On the other hand, Sejna multi-purpose radar station is being designed for the Narew programme. The short range systems require a radar that would offer tracking capability at distances of up to 100 kilometres. This also concerns an operational environment in which terrain is a source of reflection of the radar waves. The radar shall retain a high degree of mobility. It should also have fire-control abilities, with regards to the missiles. These requirements are similar to the ones defined for the Wisła programme. Here it also remains highly important to detect targets of low RCS, as low as 0.01 square metre. Borejko additionally noted that there is a need for the short range radar to be capable of detecting and tracking helicopters, UAVs, cruise missiles or even aviation ordnance.

Noteć project is yet another initiative planned to be implemented by the Polish Armaments Group. Noteć system is classified as a VSHORAD solution, applicable against helicopters, UAVs, artillery rounds and rockets. The said system is to utilize 35 mm cannons. Optronic system is to be applied alongside the radar. When it comes to the radar systems, it is planned that Noteć would utilize the readily available Bystra radar, coupled with a separate target tracking radar. The latter solution could also be potentially applied in other artillery programmes.Marek Borejko assured that the key performance figures related to the Bystra system correspond with the requirements defined for the radars that would be embedded in case of the Narew SHORAD solution. This means that the said radar may be used within the SHORAD system, before Sajna becomes fully operational. A relevant concept has been recently outlined to the Secretary of State at the Polish Ministry of Defence, Bartosz Kownacki.When it comes to the Pilica system, a directional decision was made to select a radar for the said solution. “At the moment there is a decision with regards to the direction (...) thanks to Pilica a new class of radar instrument has emerged, that is soon to be introduced in the Polish Armed Forces as portable radars” - as it was noted by Marek Borejko.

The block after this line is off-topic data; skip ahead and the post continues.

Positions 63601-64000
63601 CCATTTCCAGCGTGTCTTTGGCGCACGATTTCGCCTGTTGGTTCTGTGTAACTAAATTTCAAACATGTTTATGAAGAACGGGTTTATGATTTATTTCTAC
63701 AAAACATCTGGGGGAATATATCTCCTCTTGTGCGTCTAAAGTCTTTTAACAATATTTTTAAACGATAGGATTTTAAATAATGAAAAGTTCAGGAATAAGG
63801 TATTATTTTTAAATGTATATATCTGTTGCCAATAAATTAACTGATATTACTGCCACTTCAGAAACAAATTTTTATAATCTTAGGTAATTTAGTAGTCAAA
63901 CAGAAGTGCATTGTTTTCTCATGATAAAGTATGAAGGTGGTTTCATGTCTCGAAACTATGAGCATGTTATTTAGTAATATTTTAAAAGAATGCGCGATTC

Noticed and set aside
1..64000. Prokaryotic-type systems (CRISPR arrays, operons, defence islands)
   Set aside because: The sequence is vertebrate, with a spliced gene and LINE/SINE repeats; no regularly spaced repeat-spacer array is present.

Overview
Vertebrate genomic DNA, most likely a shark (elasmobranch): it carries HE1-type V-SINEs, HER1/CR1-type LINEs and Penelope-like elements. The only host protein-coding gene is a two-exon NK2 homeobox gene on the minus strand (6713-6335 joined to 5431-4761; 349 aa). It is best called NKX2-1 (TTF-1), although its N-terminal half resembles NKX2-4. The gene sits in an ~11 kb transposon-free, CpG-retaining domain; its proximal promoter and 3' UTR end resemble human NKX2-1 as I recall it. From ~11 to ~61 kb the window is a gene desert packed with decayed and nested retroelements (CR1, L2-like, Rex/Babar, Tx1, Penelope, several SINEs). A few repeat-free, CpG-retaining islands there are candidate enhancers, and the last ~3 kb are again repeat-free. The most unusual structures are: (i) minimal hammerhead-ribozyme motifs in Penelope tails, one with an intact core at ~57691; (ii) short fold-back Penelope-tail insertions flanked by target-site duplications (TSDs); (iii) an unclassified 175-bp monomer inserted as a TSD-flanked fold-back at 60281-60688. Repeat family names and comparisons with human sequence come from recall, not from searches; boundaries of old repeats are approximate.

The Director of the air/missile defence division of the PGZ Group also suggested that development work is undertaken towards this direction, as a response to the army’s requirements and needs. The Pilica radar is to have a range between 20 up to 60 kilometres. Not only would it be used to support the fire control processes, as it would also act as a key situational awareness asset for the elements involved in the operational activities.

PGZ Group is also working on a project, at the National Centre for Research and Development, related to the execution and control systems for the missiles. The said initiative is to make the Polish industry ready to adopt the missile technology (short range guided missiles), expected to be transferred via the Narew programme. Seeker is the radar element within the aforesaid technology.

Furthermore, PGZ pursues the 35 mm naval cannon programme too. Not only does the aforesaid programme require an optronic sensor package to be delivered, as a track radar coupled with the optronic system, as well as a preliminary target indication radar, would also be needed for the aforesaid AAA solution. Borejko also highlighted the export potential that may be ascribed to the said system. He stressed the importance ascribed to air defence programmes in the general planning practices usually utilized by the PGZ Group 

The Radar Technology Days were organized by the Polish Ministry’s of Defence Armament Policy Department, Military Institute of Armament Technology, Military University of Technology and by the PIT-RADWAR company.